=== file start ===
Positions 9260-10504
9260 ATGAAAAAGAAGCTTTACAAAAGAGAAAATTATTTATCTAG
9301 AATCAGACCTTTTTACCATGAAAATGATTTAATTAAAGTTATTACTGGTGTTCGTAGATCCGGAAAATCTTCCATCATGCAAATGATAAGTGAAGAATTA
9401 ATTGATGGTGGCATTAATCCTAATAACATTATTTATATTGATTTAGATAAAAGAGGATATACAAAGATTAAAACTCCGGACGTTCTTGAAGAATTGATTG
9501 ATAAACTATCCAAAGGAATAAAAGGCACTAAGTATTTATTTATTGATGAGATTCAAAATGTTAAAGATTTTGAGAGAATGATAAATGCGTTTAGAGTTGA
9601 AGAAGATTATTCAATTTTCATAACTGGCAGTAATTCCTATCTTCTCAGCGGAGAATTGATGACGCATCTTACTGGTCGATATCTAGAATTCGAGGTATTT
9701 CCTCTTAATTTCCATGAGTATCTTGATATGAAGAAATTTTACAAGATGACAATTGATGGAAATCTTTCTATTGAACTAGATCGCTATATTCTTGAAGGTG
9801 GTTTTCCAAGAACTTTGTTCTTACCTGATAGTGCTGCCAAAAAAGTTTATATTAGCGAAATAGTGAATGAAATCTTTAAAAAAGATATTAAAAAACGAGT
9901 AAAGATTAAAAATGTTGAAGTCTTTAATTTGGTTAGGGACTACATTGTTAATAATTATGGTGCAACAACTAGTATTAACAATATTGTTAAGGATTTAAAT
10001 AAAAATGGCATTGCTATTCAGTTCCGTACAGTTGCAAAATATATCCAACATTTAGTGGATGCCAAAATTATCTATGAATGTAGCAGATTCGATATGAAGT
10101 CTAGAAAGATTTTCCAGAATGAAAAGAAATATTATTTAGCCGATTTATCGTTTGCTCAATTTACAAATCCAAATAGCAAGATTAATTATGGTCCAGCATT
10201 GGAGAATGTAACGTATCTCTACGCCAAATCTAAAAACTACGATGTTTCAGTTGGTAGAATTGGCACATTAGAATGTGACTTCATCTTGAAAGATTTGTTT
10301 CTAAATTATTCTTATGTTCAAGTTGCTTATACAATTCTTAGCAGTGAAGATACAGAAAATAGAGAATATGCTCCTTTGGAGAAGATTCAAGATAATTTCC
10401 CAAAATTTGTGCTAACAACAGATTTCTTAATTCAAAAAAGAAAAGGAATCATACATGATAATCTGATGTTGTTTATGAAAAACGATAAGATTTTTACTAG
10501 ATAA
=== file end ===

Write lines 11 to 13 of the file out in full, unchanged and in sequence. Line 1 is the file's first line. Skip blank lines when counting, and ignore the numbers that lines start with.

10101 CTAGAAAGATTTTCCAGAATGAAAAGAAATATTATTTAGCCGATTTATCGTTTGCTCAATTTACAAATCCAAATAGCAAGATTAATTATGGTCCAGCATT
10201 GGAGAATGTAACGTATCTCTACGCCAAATCTAAAAACTACGATGTTTCAGTTGGTAGAATTGGCACATTAGAATGTGACTTCATCTTGAAAGATTTGTTT
10301 CTAAATTATTCTTATGTTCAAGTTGCTTATACAATTCTTAGCAGTGAAGATACAGAAAATAGAGAATATGCTCCTTTGGAGAAGATTCAAGATAATTTCC